Neil Hawkins

Interview with Neil Hawkins, who has been CSO and Corporate VP, Dow Chemical (2008-2018)

Board Member and frequently Board Officer: The Arc of the United States, The Nature Conservancy (Michigan), Purple Rose Theatre Company, Chippewa Nature Center, Little Forks Conservancy, Midland Area Community Foundation, and Erb Family Foundation.

Choosing the right board: What are the three most important considerations?

Given that this is an “extra,” it is important to pick something you are passionate about, has some alignment with your current work, and has a track record of impact in your area of interest.   An NGO Board that has a track record is best for your first foray into board leadership.

The benefits of serving: What makes it worth it?

If you pick the right organization, you can feel the impacts much more directly and see your role in helping deliver them.  Sometimes, in large companies, it is harder to see your personal impact.  In many NGOs, the impact is more up close and personal, and this can be highly motivating!

Getting off to a good start: What are three important things to do in your first several months on the board?

Listen a lot.  Too many corporate people jump in too fast and think they can fix things.  Actually listening to the NGO leadership and other board members is probably something you should actively practice in your first six months, and maybe even a year.  Get in the habit of listening!

Participating meaningfully and productively: What should you do to make the experience worthwhile for you and for the organization?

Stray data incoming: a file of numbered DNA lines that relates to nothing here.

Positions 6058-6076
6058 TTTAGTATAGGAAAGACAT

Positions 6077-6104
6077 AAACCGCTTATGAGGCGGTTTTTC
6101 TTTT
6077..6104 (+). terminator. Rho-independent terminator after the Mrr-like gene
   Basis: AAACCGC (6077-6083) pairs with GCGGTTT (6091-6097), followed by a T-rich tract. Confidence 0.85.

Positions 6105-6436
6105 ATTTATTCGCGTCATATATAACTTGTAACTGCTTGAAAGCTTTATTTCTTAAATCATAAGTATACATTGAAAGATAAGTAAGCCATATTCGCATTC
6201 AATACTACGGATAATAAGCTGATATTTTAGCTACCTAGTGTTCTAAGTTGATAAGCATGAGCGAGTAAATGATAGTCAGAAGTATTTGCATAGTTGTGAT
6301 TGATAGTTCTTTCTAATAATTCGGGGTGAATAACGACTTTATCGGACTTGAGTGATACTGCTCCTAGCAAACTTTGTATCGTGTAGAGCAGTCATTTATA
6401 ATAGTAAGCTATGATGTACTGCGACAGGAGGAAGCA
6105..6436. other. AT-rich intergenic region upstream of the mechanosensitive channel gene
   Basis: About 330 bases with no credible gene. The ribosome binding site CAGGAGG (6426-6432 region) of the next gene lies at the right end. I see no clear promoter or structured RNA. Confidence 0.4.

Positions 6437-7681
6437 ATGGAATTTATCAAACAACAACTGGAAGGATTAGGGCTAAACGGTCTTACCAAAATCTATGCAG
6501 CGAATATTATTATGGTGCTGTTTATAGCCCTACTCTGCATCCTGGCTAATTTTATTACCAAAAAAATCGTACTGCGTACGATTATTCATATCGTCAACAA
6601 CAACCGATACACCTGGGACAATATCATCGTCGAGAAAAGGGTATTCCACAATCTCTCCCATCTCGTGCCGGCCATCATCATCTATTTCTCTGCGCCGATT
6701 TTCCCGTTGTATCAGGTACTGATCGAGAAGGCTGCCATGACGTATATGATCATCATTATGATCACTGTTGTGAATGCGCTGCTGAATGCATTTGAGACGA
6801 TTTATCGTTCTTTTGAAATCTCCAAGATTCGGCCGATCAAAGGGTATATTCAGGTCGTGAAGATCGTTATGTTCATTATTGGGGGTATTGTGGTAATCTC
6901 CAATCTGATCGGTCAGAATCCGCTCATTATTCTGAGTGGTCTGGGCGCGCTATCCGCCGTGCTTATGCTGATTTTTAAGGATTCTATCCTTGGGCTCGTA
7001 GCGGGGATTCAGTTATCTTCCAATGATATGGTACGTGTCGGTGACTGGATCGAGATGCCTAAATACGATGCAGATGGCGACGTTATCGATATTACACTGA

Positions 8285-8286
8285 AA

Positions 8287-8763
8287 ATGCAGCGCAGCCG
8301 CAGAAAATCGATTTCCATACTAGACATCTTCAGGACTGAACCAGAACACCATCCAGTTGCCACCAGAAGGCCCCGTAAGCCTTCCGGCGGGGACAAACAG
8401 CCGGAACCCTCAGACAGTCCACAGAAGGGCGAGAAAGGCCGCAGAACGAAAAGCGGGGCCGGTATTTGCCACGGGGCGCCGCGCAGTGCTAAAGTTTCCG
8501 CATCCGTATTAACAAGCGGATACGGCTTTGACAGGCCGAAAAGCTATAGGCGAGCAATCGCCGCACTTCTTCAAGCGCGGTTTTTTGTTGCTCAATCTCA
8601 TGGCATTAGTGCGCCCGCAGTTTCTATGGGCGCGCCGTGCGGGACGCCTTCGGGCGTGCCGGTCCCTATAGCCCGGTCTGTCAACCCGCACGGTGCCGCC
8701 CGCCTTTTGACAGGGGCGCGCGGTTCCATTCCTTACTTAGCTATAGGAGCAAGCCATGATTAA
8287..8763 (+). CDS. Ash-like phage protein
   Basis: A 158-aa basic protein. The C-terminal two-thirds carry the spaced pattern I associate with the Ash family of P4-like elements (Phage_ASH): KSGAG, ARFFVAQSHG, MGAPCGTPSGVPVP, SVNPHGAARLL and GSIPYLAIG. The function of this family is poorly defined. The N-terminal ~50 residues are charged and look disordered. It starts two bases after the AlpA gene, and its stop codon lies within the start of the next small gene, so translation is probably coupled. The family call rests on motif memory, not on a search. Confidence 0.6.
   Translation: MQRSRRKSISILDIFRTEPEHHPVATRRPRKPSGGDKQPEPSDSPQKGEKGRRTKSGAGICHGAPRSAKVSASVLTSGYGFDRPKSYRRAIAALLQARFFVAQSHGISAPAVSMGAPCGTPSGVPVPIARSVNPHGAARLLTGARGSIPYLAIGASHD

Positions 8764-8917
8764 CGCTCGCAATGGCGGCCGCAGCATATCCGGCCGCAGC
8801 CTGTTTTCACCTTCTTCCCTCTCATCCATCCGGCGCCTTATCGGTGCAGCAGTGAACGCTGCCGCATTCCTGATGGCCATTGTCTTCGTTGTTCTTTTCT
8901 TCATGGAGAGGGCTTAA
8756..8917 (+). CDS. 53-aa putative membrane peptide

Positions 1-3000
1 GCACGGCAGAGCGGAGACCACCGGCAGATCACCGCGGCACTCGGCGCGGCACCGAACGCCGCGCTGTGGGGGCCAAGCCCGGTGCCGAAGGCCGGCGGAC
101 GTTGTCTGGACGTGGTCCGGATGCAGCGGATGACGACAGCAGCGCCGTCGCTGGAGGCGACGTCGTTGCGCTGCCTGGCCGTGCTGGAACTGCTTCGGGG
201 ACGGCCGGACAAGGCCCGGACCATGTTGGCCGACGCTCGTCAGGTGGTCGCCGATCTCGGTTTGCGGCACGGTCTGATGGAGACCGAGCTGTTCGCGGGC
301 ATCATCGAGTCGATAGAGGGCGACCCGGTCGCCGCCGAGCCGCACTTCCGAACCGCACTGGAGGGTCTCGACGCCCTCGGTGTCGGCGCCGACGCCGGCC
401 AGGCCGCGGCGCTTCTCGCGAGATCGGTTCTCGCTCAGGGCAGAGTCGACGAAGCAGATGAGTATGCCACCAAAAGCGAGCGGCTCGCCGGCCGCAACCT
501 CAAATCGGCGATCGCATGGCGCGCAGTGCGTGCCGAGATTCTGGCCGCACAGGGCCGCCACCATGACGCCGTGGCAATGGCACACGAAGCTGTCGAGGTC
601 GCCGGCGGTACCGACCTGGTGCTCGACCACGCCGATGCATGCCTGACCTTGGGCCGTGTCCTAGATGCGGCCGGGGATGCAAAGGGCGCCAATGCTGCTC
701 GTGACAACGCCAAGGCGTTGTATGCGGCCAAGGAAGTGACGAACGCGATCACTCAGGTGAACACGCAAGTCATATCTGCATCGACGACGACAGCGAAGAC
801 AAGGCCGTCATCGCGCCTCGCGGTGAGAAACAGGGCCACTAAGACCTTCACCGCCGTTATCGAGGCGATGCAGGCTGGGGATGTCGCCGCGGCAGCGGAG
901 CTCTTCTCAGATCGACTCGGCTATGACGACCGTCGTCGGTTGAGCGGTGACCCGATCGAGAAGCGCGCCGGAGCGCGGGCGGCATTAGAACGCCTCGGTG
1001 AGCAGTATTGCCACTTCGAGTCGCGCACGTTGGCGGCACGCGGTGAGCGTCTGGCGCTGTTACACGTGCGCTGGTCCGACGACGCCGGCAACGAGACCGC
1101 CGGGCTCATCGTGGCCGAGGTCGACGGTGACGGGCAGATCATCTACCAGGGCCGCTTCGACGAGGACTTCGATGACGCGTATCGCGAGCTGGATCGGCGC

Approach the board role from the point of view of wanting to help the organization deliver more impact.  And come into it with self awareness of your strengths, and the areas you would like to develop more.  But be mindful of the organization’s needs first, and then your development needs second.

Serving in a leadership position: What are two or three things to consider when deciding about serving as a board officer or committee chair?

Try not to be an officer in your first year unless it is an emergency that only you can fill.  Per my earlier recommendation, try to spend the first 6-12 months listening and learning.  Being an officer puts you right on the stage to perform and make decisions.

What do you wish someone had told you when you were joining a nonprofit board?

So much of the existence of nonprofits revolves around fundraising.  These nonprofits have a product they are producing, but they cannot continue unless they can keep the lights on and have the people paid.  Similar to companies, which must make profit to survive.  But often in nonprofits, it is more acute and becomes all encompassing.  Help your nonprofits have an appropriate rainy day fund to keep the lights on for the bad times.


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